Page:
Kojo-no-mai is an excellent example of the species Prunus incisa, also known as the Fuji Cherry, since this species is found growing wild on the slopes of Mount Fuji in Japan.
Like all members of this species, it is a small, dense, shrub-like tree with small serrated leaves (hence "incisa"), and therefore ideal for bringing spring colour to the small town garden. It is likely to reach a mature height of 1.5m.
The small single white flowers appear in late March, and are borne in great profusion.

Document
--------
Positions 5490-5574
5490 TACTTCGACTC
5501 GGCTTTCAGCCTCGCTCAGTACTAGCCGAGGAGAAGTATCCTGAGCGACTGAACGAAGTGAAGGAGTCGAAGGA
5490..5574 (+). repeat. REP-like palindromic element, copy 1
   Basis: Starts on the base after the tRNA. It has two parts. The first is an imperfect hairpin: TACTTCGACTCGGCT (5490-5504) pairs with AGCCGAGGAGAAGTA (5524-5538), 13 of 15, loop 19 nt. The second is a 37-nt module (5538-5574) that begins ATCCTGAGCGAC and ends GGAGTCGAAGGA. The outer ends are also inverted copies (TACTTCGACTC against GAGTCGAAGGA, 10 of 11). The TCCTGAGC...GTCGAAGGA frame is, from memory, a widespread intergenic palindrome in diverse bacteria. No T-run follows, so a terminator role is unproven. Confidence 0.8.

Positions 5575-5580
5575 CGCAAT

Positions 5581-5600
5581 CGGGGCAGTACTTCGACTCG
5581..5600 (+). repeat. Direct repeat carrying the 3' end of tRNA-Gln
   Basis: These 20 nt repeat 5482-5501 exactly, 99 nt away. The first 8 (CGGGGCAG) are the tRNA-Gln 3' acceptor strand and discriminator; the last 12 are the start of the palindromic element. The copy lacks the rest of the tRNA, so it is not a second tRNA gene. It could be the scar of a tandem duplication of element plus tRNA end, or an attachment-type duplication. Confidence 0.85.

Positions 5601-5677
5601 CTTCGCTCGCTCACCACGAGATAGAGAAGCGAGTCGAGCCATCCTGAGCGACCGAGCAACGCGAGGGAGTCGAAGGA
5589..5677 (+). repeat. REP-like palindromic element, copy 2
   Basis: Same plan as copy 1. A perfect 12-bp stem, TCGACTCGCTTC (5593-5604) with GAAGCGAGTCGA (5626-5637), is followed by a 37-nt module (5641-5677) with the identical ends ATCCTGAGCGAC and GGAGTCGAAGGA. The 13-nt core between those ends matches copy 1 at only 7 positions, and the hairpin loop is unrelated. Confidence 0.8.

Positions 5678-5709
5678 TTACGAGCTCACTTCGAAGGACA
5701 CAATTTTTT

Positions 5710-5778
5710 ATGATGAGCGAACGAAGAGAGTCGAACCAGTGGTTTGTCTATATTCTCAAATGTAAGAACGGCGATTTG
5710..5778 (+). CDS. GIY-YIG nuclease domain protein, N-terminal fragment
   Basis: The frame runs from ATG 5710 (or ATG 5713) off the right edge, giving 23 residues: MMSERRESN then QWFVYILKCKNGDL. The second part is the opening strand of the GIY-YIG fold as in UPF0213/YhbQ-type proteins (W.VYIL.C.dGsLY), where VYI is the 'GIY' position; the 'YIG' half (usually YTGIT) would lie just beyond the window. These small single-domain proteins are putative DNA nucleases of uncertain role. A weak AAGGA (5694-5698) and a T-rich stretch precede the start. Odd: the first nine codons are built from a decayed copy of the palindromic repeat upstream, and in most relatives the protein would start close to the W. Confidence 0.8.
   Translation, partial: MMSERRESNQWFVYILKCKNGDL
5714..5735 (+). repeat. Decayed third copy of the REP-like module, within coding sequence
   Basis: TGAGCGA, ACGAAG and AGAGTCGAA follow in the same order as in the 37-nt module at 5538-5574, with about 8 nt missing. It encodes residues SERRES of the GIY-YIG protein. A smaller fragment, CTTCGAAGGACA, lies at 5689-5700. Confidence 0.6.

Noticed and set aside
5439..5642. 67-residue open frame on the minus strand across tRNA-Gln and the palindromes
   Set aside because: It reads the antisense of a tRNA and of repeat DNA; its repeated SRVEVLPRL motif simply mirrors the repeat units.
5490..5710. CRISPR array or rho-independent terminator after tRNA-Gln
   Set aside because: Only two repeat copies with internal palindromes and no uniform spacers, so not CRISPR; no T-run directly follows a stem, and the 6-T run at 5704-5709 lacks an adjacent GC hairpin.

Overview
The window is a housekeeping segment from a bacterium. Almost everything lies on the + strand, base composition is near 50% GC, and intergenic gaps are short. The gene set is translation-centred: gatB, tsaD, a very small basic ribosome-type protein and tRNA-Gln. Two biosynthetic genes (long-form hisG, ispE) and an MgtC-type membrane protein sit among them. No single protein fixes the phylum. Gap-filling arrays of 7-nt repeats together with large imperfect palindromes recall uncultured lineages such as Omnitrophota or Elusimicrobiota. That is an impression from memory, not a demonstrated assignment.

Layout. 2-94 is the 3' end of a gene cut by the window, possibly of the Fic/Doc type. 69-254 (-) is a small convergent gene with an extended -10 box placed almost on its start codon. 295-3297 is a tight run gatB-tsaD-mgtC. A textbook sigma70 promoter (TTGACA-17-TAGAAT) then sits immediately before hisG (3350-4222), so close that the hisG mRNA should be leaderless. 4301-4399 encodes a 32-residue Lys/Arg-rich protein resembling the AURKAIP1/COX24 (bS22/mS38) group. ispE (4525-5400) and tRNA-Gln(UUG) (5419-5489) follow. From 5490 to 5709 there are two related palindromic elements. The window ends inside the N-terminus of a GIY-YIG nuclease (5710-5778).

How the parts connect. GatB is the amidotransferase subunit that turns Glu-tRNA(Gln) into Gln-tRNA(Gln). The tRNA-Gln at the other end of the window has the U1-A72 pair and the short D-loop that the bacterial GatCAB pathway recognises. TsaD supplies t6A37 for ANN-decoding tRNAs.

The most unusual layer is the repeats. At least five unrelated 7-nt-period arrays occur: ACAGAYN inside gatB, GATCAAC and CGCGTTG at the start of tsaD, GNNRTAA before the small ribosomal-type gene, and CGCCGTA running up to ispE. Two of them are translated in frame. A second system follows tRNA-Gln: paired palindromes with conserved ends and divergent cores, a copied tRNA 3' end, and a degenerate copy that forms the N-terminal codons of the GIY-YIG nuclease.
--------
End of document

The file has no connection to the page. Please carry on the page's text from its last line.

In late autumn the leaves turn orange and dark red, providing additional interest.
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As might be expected from its origins, Kojo-no-mai is a tough and hardy tree.
Like most forms of Prunus incisa, Kojo-no-mai is well-suited to growing in a patio container or planter. It is also quite happy to grow in partial shade.
It can be pruned hard after flowering to encourage growth and more prolific flowering the following year. However it is equally successful if left unpruned, and being also naturally slow-growing makes a good choice for the "no-maintenance" garden.
We list more than 70 different flowering cherry trees. Choosing can be difficult! Our article explaining the different characteristics of flowering cherries might help narrow down the selection.